If you want to grow your Facebook page audience, then you’ve arrived at the right place. Before you skip ahead to the tips though, I want you to consider the following:
- Why do you want to grow your Facebook page?
- And what kind of audience do you want to attract?
The reason I’m asking is because so many companies become obsessed with growing their social media channels without any real idea as to why.
Mostly it tends to boil down to the perception of credibility. I mean how can anyone doubt your company if it has over 50,000 likes?
If that was true though, surely I’d have put myself through the misery of watching The Twilight Saga long before it reached 44 million likes on Facebook?
Then there’s the marketing angle. Surely if you grow a page to 50,000 likes you’ll have a massive audience of potential customers to sell your products and services to? Well, that all depends on the type of audience you’ve gained.
You could probably grow a Facebook page to 50,000 likes by posting Homer Simpson quotes every day for a year. But how will that audience react when you suddenly start promoting your new software product? Not very well I’d imagine because that product has nothing to do with the Simpsons.
But, what if you started posting links to official Simpsons merchandise on Amazon and cashed in on the sales commission as an affiliate? Now you’re talking.
The point is, if you’re going to put effort into growing a Facebook audience, make sure you are investing energy into attracting the right kind of audience for your end goal.
And finally, one last crucial point to remember is that some businesses will find it easier to grow a social following than others, and some will not grow at all.
For example, a fun and exciting business such as an outdoor sports company can generate a positive buzz online and tap into broad topics such as health and fitness. But good luck creating that same kind of positive social buzz if you sell coffins for a living, or if you operate in an industry that’s in rapid decline.
Now that lecture is over, let’s get on with the tips.
1. Inviting people that like your posts to like your page
This is simple but effective.
If someone likes one of your posts, you can invite them to like your page. Of course, it’s their choice as to whether they choose to accept the invite, but chances are good that if they were willing to like your post, they will be willing to like your page too.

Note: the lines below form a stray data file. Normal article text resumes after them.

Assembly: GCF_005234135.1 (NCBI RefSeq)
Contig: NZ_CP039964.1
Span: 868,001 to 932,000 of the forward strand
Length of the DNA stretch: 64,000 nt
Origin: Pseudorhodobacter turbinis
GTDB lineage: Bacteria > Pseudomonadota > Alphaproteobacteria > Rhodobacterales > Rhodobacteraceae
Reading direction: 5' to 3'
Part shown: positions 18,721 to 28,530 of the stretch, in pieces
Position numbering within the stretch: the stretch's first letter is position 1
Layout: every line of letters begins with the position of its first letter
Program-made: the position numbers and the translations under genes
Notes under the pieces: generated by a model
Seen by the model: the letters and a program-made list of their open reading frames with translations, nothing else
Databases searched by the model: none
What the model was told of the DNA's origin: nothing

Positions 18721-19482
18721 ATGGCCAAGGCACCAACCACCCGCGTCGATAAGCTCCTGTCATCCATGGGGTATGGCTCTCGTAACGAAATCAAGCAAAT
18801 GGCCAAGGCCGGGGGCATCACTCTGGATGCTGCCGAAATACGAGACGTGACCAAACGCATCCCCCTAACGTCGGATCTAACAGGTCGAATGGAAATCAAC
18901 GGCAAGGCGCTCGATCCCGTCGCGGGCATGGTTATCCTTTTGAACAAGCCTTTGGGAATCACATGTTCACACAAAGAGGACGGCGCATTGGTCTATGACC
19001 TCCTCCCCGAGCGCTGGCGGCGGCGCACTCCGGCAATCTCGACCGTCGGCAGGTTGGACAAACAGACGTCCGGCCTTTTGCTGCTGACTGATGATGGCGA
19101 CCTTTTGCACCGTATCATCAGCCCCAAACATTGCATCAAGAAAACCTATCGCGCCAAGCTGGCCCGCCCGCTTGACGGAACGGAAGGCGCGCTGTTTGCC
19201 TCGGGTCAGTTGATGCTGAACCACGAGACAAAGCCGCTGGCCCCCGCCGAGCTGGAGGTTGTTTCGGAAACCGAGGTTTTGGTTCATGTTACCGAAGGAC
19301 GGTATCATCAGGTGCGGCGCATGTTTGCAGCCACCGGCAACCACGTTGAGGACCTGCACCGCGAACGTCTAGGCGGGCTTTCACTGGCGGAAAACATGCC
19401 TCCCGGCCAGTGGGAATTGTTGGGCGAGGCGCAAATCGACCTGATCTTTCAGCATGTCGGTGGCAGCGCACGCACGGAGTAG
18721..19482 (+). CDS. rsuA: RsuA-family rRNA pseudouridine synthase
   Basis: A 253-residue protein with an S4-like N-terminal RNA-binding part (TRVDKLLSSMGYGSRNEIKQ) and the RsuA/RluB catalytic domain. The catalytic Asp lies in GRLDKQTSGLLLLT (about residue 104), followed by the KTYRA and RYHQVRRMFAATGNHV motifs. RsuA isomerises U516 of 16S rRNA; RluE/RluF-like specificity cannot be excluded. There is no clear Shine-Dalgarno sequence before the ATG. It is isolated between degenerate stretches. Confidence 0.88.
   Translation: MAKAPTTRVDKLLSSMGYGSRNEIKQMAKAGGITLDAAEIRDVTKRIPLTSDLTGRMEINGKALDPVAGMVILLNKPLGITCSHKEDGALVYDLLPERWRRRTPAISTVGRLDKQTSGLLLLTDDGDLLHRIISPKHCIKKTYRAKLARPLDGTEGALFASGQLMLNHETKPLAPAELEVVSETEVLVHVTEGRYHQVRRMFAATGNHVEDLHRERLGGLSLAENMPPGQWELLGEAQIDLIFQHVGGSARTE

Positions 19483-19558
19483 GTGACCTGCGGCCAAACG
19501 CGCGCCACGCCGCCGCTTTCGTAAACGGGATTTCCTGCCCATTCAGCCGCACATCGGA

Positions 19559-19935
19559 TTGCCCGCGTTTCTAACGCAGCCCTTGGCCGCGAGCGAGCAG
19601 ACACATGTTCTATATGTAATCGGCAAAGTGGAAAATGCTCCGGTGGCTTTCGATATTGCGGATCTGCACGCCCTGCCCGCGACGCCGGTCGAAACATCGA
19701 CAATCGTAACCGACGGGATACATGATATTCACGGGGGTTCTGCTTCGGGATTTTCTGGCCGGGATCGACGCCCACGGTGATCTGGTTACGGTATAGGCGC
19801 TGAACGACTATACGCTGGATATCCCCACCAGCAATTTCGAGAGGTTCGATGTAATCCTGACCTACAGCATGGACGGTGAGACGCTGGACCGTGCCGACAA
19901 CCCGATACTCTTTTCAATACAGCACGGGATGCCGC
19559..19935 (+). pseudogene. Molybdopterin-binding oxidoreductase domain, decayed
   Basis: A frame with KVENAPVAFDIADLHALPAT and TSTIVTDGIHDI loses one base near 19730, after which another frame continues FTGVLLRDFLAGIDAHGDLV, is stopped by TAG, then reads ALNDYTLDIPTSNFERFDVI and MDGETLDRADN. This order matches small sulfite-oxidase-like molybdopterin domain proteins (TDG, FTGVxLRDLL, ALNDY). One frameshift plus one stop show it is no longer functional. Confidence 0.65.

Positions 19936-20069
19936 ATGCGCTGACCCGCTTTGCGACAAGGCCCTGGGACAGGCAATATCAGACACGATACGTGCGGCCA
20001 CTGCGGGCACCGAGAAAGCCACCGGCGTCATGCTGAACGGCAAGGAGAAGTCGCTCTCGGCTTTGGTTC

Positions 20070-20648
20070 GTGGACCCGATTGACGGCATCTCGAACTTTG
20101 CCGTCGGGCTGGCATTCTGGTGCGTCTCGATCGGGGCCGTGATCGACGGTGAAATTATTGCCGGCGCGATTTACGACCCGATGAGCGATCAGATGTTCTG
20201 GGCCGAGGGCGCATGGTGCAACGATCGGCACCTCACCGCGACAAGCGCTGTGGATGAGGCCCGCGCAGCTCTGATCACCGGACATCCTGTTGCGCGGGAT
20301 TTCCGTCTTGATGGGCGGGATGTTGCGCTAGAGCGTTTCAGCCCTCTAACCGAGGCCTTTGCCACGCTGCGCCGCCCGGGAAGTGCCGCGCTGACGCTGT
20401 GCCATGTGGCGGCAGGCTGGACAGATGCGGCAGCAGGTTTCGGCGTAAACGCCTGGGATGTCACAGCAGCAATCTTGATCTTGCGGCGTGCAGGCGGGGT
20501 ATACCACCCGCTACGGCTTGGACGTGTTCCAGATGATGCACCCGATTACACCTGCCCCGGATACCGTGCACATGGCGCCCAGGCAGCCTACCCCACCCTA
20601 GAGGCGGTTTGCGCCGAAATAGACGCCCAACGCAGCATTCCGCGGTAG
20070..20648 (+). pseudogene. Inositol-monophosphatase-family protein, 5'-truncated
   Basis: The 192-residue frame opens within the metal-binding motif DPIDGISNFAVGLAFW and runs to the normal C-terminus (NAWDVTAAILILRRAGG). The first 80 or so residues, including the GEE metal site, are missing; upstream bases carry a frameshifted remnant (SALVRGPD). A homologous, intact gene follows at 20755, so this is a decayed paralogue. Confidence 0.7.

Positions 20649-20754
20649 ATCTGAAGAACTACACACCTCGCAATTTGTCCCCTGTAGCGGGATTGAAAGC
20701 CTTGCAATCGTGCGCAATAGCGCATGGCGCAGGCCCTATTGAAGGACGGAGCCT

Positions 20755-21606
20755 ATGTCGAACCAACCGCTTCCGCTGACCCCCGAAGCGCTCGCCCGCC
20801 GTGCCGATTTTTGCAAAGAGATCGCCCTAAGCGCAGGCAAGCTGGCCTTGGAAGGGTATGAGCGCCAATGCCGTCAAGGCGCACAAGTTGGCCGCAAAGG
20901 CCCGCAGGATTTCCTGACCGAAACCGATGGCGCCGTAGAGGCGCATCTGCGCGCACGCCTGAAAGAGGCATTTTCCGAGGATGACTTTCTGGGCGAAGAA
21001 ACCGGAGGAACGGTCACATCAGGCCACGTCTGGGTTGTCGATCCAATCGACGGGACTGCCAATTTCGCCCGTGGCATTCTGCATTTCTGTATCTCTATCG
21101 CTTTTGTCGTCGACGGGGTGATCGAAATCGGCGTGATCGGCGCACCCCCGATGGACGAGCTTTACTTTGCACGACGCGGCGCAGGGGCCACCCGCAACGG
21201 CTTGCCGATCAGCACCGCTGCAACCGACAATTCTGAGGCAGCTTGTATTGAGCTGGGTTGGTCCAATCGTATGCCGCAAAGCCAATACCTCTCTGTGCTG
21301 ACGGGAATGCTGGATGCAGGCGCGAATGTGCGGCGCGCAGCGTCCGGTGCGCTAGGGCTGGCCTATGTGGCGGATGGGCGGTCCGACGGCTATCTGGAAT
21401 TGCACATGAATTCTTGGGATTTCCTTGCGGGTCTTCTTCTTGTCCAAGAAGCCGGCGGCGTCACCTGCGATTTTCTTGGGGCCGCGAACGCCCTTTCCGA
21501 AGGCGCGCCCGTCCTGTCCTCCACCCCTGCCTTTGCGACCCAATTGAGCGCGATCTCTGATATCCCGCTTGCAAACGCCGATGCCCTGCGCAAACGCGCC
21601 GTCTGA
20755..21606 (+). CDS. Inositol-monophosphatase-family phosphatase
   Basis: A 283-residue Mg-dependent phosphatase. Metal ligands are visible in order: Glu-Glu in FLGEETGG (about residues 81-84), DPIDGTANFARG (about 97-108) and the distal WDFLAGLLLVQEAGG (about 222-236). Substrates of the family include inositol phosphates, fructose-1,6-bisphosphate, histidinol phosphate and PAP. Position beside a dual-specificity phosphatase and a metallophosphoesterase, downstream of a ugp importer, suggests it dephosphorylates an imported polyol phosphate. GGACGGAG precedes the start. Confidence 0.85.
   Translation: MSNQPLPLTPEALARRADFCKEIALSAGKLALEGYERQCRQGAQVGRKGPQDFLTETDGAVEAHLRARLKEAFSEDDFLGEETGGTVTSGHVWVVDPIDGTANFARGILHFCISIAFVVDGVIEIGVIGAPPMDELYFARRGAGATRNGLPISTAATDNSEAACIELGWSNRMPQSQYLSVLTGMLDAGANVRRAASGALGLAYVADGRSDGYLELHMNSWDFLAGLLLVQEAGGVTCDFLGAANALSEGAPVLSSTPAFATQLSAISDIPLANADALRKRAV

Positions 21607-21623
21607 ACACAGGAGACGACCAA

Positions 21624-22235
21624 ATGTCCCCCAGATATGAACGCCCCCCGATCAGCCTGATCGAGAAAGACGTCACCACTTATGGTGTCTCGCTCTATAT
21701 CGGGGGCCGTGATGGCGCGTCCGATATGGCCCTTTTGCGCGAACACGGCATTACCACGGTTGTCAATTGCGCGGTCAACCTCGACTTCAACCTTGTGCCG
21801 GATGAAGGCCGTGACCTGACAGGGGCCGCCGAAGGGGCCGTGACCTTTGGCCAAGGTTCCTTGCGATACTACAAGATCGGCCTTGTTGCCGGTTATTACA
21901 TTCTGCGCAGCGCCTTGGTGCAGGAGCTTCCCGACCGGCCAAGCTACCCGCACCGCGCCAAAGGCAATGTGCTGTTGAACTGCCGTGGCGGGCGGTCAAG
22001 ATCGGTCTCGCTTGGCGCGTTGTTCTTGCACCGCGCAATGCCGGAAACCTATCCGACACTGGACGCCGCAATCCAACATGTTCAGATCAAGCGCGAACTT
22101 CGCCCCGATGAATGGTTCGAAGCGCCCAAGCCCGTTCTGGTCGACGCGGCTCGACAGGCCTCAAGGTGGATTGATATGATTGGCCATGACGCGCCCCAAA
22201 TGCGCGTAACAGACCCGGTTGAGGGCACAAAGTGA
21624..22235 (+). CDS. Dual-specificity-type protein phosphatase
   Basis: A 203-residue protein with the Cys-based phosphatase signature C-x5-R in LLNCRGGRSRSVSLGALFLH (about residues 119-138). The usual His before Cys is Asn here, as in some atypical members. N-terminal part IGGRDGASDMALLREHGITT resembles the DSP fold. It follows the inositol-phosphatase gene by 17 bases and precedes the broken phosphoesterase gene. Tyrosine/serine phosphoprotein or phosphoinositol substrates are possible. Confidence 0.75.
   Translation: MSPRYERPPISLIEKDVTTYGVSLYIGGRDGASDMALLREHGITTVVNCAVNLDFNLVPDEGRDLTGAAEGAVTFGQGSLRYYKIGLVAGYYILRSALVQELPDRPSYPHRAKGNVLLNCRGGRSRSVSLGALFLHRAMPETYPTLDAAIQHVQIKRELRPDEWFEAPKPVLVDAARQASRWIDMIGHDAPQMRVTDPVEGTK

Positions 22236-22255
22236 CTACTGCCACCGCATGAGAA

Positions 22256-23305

The great thing about this feature is that you can go back through all your old posts and invite anyone that has ever taken the time to like your content.
2. Inviting people that like your comments to like your page
If you comment on your own posts, you can invite anyone that likes your comment to also like your page. This creates the opportunity to double-down by creating a comment along with each post that will naturally gain more likes.
For example, you post a picture of a cute puppy that gains lots of likes. You then comment on the picture and say, “Everyone needs a cute puppy in their lives!” and people will also like your comment.
This works well because your comment will always be more visible than other comments because you’re the admin of your page.
3. Liking post comments on a competitor’s page
This is a bit of a cheeky one, but you can actually visit a competitor’s Facebook page as your page and like the comments that people leave on their posts.
This tip plays on the fact that people are naturally curious, so when they see a notification of your page liking their comment, they may very well follow it back and like your page too.
Just be mindful that Facebook is watching, so don’t go on a liking rampage. Otherwise, you could land yourself with a temporary or permanent ban from using that Facebook feature.
Also, be mindful that the competitor won’t notified of your likes, but they could still figure out what you’re doing by checking their visitors’ comments – most likely resulting in a ban from their page.
4. Creating your own Facebook community
It’s possible to create a Facebook group and link it to your Facebook page. Once connected you can then invite people from your page to join the group.
Over time, with a little TLC, you can encourage this group to grow into a fully-fledged online community, opening up many potential opportunities.
For example, if you post in the group, all your members will receive a notification. This means you effectively can push out announcements to a captive audience.
You also have the freedom to give your group a name that can supplement your main brand. For example, your Facebook page could be “Smiths & Sons Plumbing”, but your group could be called “Plumbing tips for your home”.
The group and page can then work together in unison, with your group functioning as a community-driven resource, providing content that you can share to your main page. You can also promote your page and its services to your group.
5. Always upload videos directly to Facebook
Facebook will actively cap the reach of any YouTube videos that you share. So, if you want to get the most bang for your buck, you have to upload the video directly to Facebook.
Aside from maximising your reach, there is the added advantage of Facebook auto-play, which starts playing your video (without sound) as soon as a Facebook user sees it.
This gives you a vital few seconds to capture the attention of someone before they scroll past. Use that time wisely.
6. Images perform better than text